49th High-Level Meeting of the OECD Development Assistance Committee


Opening remarks by Angel Gurría, OECD Secretary-General, delivered at the 49th High-Level Meeting of the OECD Development Assistance Committee (DAC)

15 December 2014, Paris, France
(As prepared for delivery)



Excellencies Ministers,

DAC Chair Erik Solheim,


Distinguished delegates,

Ladies and gentlemen,



It is a great pleasure to welcome you to the OECD for this High-Level Meeting of the Development Assistance Committee. At almost 54 years old, your committee is one of the oldest in existence at the OECD. I am nevertheless pleased to see so many youthful faces around the table today.


Fifty four years! Much has been achieved in this time. When the OECD was born, aid to developing countries was relatively new. 


Nevertheless, the DAC rapidly became the place where countries come together to raise the bar on aid; and to keep pushing for better assistance where it is most needed.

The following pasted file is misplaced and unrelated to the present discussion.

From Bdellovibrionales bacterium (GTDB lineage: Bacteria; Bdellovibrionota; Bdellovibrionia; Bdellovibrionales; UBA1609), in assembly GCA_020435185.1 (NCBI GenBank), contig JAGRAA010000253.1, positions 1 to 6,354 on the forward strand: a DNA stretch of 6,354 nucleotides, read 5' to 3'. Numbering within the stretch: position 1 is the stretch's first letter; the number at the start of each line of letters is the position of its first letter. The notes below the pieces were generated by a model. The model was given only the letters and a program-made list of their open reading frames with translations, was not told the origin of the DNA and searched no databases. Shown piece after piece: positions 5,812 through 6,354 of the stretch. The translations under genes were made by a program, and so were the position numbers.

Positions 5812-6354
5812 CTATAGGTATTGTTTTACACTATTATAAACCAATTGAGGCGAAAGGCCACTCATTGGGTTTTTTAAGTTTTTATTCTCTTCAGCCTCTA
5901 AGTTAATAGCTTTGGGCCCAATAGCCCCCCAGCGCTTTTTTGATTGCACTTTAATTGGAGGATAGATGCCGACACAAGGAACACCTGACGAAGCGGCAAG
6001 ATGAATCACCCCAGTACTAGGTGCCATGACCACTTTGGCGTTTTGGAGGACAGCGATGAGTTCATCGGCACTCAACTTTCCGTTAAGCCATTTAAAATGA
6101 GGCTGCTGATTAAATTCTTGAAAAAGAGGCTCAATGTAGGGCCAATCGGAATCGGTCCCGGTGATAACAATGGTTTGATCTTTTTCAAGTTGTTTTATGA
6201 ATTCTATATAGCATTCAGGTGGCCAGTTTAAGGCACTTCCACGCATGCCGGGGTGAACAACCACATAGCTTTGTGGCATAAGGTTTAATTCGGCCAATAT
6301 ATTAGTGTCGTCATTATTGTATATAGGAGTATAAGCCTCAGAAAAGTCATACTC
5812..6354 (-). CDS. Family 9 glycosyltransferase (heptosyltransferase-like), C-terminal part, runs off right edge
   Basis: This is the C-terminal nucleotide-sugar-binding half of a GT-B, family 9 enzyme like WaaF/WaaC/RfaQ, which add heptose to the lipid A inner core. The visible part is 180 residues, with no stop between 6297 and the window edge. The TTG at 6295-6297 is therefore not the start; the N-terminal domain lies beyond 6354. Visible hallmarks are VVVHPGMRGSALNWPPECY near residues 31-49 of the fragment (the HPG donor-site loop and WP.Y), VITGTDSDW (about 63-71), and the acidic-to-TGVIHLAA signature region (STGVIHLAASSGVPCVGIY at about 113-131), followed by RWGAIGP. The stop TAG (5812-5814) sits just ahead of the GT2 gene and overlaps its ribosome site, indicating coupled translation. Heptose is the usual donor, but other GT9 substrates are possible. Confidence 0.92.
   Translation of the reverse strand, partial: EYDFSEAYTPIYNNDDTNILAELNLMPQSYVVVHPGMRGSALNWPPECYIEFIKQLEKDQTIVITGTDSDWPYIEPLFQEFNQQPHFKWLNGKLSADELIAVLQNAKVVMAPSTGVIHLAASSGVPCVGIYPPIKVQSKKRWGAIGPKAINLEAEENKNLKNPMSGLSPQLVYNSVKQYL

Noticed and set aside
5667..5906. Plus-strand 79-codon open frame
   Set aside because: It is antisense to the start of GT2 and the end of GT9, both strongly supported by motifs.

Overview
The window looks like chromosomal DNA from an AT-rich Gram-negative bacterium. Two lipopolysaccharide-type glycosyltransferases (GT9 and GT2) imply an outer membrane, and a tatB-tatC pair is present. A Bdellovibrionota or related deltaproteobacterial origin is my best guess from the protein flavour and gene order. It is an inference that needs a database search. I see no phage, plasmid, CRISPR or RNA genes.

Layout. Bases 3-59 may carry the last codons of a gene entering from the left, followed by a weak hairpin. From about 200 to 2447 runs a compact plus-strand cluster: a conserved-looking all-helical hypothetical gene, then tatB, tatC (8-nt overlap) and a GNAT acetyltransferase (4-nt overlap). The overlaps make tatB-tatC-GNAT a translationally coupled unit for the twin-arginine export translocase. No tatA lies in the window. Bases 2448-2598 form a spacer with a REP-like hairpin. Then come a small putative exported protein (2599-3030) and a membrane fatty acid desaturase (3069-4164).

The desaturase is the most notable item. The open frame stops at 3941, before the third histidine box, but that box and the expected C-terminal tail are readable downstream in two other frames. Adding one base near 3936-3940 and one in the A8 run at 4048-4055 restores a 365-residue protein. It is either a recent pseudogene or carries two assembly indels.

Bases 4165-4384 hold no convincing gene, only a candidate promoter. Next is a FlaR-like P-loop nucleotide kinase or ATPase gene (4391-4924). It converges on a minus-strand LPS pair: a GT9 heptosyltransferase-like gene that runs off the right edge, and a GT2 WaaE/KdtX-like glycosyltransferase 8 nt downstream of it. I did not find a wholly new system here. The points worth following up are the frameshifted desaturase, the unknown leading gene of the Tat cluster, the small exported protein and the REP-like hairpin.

As many of you know, the DAC was one of the original architects of the Millennium Development Goals. And the MDGs have – despite many challenges – helped underpin important advances in human development.

For example, the international community succeeded in halving the proportion of people living in extreme poverty five years ahead of the 2015 deadline. We should build on these successes and do more. 

Romain Schneider, Minister for Social Security of Luxembourg and Angel Gurría, Secretary-General of the OECD. Photo: OECD/Michael Dean

2015: A critical year for development, for the OECD, and for the DAC


Excellencies, Ladies and Gentlemen,


We are now only two weeks away from 2015, which will be a crucial year for the international community; for the OECD; and for you:


In July, we will gather in Addis Ababa to consider development finance – a key contribution to the post-2015 agenda. Ambassador Pedersen, Ambassador Talbot: thank you both for your leadership on this. Please use today’s meeting to tell us how we can help. Don’t be afraid to push us.

By September, the world will need to agree on an ambitious set of Sustainable Development Goals to underpin our collective efforts for the next decade-and-a-half.

And by the end of 2015, we must reach a comprehensive agreement to address climate change when the 21st Conference of Parties (COP) meets here in Paris.